Urban Farms Coming Back in Manhattan

New York’s urban farms, battered by Hurricane Sandy, are being reestablished, representing a continuing commitment to local, sustainable agriculture.
For the past several years, urban agriculture has become the latest fad in the farm sector. While the practice has been around in one form or another since the beginning of cities, in the past decade it has received increasing attention from municipal governments as a way to revitalize local economies and improve nutrition in urban food deserts.
Advocates argue that it is better for the environment (the smaller spaces allow for decreased use of pesticides and fertilizers that can pollute local waterways and removes the need for transportation and farm machinery, reducing carbon emissions).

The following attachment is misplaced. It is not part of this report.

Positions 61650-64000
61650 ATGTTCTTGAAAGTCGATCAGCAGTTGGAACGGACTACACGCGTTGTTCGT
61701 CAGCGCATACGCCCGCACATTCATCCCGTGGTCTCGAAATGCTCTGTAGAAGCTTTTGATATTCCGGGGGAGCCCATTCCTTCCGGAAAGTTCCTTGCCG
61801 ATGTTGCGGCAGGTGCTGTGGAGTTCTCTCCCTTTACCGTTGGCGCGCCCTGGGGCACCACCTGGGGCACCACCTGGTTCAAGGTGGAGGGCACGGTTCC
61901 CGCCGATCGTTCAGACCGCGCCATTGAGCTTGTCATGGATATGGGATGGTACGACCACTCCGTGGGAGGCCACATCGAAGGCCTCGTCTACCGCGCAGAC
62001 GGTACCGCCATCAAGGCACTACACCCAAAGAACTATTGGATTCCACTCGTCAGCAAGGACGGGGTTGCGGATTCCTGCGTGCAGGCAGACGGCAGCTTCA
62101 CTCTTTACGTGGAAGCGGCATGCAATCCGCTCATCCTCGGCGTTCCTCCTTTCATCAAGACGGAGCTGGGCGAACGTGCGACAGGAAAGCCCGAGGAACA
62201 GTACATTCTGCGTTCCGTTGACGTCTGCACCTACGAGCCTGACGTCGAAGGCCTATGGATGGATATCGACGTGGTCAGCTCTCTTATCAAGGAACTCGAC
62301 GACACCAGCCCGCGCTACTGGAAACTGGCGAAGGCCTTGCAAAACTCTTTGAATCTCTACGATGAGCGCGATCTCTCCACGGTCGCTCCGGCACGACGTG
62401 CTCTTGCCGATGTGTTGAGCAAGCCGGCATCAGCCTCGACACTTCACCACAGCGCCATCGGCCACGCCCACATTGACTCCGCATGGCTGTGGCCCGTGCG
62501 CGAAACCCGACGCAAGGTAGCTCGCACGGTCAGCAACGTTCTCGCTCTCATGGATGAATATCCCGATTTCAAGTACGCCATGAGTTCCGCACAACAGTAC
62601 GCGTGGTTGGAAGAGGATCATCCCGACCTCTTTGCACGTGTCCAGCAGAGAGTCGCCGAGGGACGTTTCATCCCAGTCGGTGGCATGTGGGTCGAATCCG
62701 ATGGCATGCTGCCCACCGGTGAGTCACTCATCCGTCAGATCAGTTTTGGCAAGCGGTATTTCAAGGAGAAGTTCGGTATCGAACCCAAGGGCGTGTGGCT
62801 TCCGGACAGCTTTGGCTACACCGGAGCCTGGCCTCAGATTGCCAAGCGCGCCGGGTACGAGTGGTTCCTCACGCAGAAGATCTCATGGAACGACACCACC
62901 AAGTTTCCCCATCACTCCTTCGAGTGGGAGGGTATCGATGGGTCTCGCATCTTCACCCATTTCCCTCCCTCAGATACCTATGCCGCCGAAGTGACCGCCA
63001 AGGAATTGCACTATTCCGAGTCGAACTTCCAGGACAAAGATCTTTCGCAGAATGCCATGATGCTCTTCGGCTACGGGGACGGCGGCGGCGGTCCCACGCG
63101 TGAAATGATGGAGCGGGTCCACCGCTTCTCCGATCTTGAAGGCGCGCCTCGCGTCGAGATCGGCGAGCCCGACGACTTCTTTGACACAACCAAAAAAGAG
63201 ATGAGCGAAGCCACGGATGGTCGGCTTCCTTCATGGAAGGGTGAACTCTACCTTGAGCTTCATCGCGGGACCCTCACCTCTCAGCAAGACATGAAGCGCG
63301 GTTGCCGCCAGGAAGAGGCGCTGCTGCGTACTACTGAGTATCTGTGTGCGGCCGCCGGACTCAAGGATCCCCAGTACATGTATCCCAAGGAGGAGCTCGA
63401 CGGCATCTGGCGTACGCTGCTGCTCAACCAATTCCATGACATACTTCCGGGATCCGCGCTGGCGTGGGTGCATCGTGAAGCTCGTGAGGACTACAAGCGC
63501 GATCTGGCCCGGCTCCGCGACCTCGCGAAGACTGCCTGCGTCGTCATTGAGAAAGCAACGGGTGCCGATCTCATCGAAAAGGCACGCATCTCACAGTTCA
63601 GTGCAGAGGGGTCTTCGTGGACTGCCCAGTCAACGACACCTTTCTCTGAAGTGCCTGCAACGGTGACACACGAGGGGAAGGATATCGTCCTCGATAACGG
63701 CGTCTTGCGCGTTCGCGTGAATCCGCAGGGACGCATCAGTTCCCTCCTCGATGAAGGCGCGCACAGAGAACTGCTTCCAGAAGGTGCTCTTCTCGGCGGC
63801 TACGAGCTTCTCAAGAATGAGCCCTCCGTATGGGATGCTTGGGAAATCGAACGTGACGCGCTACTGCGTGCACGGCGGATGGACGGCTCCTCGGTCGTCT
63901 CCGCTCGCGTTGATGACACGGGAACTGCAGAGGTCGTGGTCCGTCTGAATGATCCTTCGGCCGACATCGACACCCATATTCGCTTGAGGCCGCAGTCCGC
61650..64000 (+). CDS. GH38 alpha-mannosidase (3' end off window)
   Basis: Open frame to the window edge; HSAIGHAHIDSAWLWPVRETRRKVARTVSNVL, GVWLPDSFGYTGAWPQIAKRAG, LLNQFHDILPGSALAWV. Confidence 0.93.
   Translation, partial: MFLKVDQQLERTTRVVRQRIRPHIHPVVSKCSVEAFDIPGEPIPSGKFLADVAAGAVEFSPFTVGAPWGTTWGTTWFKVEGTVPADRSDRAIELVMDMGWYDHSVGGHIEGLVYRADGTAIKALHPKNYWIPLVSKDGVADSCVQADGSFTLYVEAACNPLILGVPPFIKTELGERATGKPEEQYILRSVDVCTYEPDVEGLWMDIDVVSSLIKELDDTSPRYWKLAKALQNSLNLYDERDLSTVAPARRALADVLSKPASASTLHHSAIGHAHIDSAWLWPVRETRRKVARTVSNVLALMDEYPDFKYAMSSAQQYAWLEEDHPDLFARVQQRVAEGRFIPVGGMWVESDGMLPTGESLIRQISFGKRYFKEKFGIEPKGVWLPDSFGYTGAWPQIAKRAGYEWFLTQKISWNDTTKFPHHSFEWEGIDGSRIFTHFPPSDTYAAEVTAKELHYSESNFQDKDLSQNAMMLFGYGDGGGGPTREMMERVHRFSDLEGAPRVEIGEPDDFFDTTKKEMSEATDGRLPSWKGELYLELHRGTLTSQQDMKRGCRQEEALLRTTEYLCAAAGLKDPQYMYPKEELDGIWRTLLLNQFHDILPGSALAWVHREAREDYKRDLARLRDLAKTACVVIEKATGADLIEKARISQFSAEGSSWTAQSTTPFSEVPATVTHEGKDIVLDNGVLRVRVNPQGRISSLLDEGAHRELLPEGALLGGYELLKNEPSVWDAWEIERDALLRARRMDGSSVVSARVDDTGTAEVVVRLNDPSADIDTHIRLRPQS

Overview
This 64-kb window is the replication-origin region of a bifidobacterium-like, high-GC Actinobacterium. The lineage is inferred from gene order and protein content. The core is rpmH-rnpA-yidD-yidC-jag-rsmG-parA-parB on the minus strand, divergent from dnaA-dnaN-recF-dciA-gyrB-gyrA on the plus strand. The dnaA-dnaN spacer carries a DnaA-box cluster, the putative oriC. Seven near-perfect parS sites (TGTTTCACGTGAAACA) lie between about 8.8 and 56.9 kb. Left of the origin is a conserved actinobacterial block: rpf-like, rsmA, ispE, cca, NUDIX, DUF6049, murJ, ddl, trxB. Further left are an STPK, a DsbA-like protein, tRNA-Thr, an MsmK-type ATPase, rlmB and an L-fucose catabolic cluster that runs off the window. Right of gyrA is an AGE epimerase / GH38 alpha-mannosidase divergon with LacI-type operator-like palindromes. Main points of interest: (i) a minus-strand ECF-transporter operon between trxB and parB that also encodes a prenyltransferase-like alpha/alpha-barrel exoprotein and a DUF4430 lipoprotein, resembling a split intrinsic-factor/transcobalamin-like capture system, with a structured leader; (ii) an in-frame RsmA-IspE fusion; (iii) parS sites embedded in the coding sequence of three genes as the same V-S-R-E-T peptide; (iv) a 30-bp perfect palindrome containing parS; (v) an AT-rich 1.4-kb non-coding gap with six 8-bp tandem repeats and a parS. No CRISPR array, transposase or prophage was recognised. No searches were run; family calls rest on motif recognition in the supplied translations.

While many Manhattan farms were badly battered by Sandy, most were not destroyed. Once the severe weather subsided, farmers got to work salvaging their operations. Many benefited from the practical experience gained in the cleanup from Hurricane Katrina in the Gulf Coast, particularly the knowledge to soak soil that has been saturated in saltwater, leeching away excess salt that could hurt crop production.
After months of work, many Manhattan farms are reopening, preserving the city’s commitment to transforming sustainable agriculture.
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Written by: Justin Ellison / Farm Plus Staff Writer